Some princely offerings that Bush is unlikely to flog on eBay

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The day Prince Charles met George Bush at the White House this was billed as a great moments in Anglo-American diplomatic history.

Coverage of the occasion has so far focused on two events: an after-dinner speech in which Charles warned Bush to tackle climate-change, and an incident in which our future King accidentally fondled Laura Bush's bottom.

However, a third point of interest has now come to light. It concerns the nature of personal gifts that were given to the Bush family by the Duke and Duchess of Cornwall.

The Foreign Office has revealed that Prince Charles decided to give the US President a first edition of a book written by Britain's greatest war leader, Winston Churchill.

Although the title and cost of the publication remain a state secret, officials at the FCO say it was purchased from a London book dealer and "in line with normal practice" Charles will be reimbursed with the cost.

Elsewhere, it emerges that, as well as a pat on the behind, Mrs Bush was given a piece of gardening equipment. "The present was a Highgrove planter pot, purchased from the Highgrove shop. It was paid for by the Prince of Wales personally."

In the past, the Prince of Wales has been damaged by revelations that his manservant Michael Fawcett sells royal gifts to the highest bidder. I doubt the Bush family would be quite so reckless with pressies of this calibre.

* Woody Harrelson's return to the West End stage hasn't gone quite as smoothly as originally planned. A couple of months back, it was announced that Harrelson would headline a new production of the Tennessee Williams play Night of the Iguana alongside Clare Higgins and Jenny Seagrove.

But the first night, initially scheduled for last Wednesday, was cancelled two days on the trot.

"We don't know what's going on," says one theatregoer. "The first we heard it was being put back because of theatre maintenance, then they said it was cancelled because of illness. It's chaos."

Over to the Lyric Theatre. "There is maintenance taking place, but the real problem is that Clare Higgins has flu," I'm told. "She couldn't do Wednesday or Thursday, and we've now bought in an understudy. Hopefully Clare will return this week."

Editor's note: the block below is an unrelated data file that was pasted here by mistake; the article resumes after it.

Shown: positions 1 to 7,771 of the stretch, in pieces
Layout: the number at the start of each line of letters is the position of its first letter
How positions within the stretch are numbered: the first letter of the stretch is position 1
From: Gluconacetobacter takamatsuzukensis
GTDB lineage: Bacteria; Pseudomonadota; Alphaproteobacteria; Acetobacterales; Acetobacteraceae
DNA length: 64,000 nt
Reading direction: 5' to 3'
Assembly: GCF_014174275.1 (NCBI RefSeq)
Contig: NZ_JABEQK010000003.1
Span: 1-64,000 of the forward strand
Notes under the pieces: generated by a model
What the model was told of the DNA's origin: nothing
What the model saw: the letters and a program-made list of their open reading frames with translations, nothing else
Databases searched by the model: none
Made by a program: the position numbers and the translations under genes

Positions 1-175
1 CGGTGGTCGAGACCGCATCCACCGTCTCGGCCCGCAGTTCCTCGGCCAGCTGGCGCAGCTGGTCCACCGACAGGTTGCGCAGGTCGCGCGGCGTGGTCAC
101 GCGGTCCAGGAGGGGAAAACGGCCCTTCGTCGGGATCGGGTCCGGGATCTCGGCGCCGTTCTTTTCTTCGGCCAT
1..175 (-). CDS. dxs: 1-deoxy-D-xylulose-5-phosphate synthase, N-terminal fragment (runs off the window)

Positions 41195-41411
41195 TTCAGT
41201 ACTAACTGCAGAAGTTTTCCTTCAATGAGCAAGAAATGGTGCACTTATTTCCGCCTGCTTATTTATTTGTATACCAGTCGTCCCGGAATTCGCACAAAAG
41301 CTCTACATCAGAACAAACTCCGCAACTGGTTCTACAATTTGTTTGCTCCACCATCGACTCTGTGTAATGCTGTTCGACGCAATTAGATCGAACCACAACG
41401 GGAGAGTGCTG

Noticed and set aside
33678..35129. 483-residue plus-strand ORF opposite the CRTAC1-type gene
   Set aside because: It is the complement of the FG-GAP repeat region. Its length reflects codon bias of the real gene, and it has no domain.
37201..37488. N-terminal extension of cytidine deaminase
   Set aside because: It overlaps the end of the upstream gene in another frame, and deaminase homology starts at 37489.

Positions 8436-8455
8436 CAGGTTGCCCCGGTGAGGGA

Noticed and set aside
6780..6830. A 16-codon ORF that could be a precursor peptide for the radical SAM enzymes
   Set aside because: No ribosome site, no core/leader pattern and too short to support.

Sadly, the delay prevented Harrelson from presenting Bob Dylan with the UK Music Hall of Fame gong he collected on his behalf a fortnight back.

* Eric Clapton's former band-mate Jack Bruce may have just put the kybosh on any prospect of reforming Cream, the Sixties supergroup that made their name.

In a new, authorised biography, Bruce holds forth on the behaviour of some fellow members of the rock aristocracy.

"Jack is outraged at honours being heaped upon retired politicians, let alone rock stars," reads one passage "The idea that a musician could accept a knighthood appals him. He insists that he would refuse any honour."

It's a bold view. But I hazard that Eric Clapton - a CBE, who is tipped for the big "K" in future - would liken it to a dagger in the back.

* Fresh evidence has come to light concerning "Dacre-gate," the act of petty vandalism committed to a photo of the Daily Mail editor Paul Dacre at the National Portrait Gallery last week.

You will recall that CCTV footage showed Mark Bolland and Guy Black tinkering with the picture at the opening of Press Gazette's UK Hall of Fame.

They denied regrettable accusations of funny business, saying: "somebody else had fiddled with the (picture's) name badge, and we were trying to correct it."

Now an important witness comes forward. "I was at the Hall of Fame with Guy and Mark on Tuesday, when we saw that the pictures of David Astor and Paul Dacre had been transposed," says Mail executive Robin Esser. "Mark lifted the Astor picture to see if it could be swopped, but it was secured."

Mr Esser insists that Bolland and Black are entirely innocent.

* Few have done as much to highlight the plight of the disabled as the artist Alison Lapper, whose statue occupies the "vacant" plinth in Trafalgar Square. By way of a tribute, Amnesty International invited her to be guest of honour at the opening of their "Imagine a World Without Violence Against Women" exhibition in London last week.

Sadly, Lapper's arrival at the venue caused the most almighty palaver. "The Bargehouse building had stairs just inside the entrance which her wheelchair couldn't get up," says an organiser.

"The poor woman had to wait in the corridor for 10 minutes while staff figured out how to work the rickety chairlift."

It was all a bit much for Lapper, who witnessed an exasperated crowd building-up behind her. "This isn't exactly a brilliantly accessible building," she told me later.